Record breaking mountain jump

Squash Falcolner. Photo contributed.
Squash Falcolner. Photo contributed.

Derbyshire adventurer and mountaineer Squash Falcolner is appearing at the Pavilion Arts Centre in Buxton as part of the new Buxton Adventure Festival.

Last year Squash reached the summit of Mount Everest and stood on top of the world. But climbing the world’s highest mountains isn’t enough of a challenge for her. Instead of going back down the way she came up, she’d rather jump off the top.

Squash Falcolner. Photo contributed.

Squash Falcolner. Photo contributed.

More accurately, she runs off the top to launch her paraglider which she uses to gently swoop and soar thousands of metres down to the valley bottom.

Unfortunately the weather closed in and prevented her flying from the highest point on Earth but she booked her place in the record books when she became the first British woman to fly from the top of Europe’s highest peak, Mont Blanc.

She is fresh back from a trip up (and down) the 4,061m high Gran Paradiso in the Aosta Valley. The classic question is of course, ‘Why?’. She says it’s the thrill of paragliding that drives her: “The actual buzz of flying off a mountain is just an incredible, incredible feeling. I’m not blasé. It absolutely frightens me but I use those nerves to focus my mind.”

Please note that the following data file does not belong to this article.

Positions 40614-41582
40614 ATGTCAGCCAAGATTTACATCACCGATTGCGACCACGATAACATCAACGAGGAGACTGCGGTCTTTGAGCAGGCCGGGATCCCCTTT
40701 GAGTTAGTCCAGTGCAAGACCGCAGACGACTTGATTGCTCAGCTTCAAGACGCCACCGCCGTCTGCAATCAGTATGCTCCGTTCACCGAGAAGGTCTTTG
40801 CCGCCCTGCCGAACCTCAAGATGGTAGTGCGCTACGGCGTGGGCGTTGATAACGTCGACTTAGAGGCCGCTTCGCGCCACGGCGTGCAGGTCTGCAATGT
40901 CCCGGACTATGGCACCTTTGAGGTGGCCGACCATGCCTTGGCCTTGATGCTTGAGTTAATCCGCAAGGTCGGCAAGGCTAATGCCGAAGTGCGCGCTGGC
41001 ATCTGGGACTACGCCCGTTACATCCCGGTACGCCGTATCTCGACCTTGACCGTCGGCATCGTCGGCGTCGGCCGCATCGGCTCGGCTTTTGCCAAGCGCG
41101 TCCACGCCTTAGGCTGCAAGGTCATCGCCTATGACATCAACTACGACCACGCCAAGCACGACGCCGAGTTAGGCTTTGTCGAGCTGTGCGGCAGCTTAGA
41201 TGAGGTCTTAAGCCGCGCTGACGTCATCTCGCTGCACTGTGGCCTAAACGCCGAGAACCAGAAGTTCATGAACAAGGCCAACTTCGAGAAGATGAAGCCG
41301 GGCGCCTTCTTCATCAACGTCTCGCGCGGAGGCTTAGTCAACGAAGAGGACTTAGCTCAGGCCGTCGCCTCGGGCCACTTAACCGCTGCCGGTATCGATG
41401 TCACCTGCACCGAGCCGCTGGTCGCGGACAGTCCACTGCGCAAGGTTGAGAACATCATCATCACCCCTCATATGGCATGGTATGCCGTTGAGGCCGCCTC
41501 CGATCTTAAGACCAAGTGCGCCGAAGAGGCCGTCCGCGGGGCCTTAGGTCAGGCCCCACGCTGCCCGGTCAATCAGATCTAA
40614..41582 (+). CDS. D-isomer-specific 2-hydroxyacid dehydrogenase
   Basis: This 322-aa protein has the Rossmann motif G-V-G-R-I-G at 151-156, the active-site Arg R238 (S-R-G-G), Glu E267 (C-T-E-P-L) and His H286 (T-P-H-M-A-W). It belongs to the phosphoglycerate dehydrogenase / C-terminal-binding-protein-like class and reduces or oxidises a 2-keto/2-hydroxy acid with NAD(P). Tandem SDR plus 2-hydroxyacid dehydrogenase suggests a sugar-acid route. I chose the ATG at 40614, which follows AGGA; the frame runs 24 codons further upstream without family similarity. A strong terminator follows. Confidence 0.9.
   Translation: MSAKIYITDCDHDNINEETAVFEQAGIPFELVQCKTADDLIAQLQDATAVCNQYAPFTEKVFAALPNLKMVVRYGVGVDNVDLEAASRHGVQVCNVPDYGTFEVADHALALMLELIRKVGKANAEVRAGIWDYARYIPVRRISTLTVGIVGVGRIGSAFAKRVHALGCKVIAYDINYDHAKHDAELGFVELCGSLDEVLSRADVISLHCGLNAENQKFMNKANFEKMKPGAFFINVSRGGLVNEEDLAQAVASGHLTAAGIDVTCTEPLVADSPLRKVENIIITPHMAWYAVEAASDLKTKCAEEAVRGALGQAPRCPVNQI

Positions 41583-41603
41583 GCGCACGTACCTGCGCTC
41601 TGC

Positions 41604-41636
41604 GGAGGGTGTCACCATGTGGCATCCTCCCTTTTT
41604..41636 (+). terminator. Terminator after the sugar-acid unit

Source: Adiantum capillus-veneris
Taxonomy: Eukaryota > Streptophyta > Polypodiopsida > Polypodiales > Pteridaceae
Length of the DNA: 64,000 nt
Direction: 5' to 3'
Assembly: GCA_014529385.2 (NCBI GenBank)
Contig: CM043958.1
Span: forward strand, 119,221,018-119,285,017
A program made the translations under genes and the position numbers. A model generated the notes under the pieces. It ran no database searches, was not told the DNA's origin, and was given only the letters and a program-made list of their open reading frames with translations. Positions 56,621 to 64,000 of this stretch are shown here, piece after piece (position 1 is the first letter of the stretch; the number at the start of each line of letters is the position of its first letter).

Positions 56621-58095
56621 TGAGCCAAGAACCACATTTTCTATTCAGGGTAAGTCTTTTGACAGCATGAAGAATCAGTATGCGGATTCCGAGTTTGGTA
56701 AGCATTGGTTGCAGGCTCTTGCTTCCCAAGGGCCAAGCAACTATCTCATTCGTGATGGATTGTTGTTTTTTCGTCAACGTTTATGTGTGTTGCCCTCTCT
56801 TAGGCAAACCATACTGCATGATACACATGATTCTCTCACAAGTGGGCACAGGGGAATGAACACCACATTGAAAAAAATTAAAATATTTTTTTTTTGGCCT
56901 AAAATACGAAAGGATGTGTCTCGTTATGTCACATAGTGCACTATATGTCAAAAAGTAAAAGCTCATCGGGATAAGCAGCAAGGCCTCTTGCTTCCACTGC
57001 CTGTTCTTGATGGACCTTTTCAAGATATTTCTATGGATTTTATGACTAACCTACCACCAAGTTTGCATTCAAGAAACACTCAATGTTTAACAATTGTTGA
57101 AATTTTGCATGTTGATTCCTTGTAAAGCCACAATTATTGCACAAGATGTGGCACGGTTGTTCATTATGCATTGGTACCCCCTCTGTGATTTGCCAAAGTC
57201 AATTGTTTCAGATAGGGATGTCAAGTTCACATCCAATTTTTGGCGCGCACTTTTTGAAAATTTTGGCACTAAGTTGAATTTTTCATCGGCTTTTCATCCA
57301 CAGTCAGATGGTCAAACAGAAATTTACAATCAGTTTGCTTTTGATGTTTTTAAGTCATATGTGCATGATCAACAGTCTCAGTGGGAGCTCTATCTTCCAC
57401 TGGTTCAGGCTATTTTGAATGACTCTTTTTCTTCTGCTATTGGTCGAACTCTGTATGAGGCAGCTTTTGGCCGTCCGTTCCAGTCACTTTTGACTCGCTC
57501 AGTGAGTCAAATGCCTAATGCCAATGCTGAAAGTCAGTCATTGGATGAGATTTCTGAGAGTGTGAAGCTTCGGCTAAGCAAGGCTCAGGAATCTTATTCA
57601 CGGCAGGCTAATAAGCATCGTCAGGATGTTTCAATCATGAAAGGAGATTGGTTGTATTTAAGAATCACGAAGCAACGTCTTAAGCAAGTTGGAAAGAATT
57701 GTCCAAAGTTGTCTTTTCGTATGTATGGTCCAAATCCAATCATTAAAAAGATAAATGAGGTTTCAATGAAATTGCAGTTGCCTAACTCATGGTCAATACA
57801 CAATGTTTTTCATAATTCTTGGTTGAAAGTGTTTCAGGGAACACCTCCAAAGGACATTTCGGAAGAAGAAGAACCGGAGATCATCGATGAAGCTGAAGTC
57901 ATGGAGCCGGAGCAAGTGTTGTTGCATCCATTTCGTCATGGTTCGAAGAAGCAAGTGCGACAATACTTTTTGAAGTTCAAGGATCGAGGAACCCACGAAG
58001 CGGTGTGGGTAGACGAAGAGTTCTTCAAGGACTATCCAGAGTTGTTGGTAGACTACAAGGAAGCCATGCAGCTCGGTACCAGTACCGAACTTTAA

In fact Squash claims that jumping off the top of a mountain is easier and safer than climbing down. “It took two days for me to climb Mont Blanc and just 20 minutes to fly down,” she said.

“Most accidents happen on the way down because that’s when you’re at your most tired - you’re very exposed, the weather can change and it can take hours to descend. Or at least that’s what I tell my parents!”

She never planned to be an adventurer: “In life you don’t always know what you want to do and where you want to be but often you do know where you don’t want to be and what you don’t want to do. So sometimes you have to work backwards.” Her advice is simple - do the things you’re passionate about.

Securing sponsorship from local outdoors equipment company Rab was a massive boost for her: “It makes all the difference in the world. Up there on Everest you need the best equipment available and Rab design and make that, so to be able to work with them and wear their kit was just fantastic.”

Her next project is to try and help organise a spectacular mass flight from the top of Africa’s highest peak - Mount Kilimanjaro. The aim is for 200 hundred paragliders to fly from the summit to raise a million dollars for charity.

Though she travels all over the world, she says one of her favourite places for training runs to maintain her fitness is right here in the Peak District at Ladybower Dam. “It’s amazing to come back home - when I was last out running it was a beautiful, cold, crisp day and I thought how lucky I was to be there. It’s absolutely stunning, I love it,” she added.

You can hear Squash talk on Saturday October 21 at 12.30pm.

Tickets are £10 with multisaver, concessions and family tickets also available.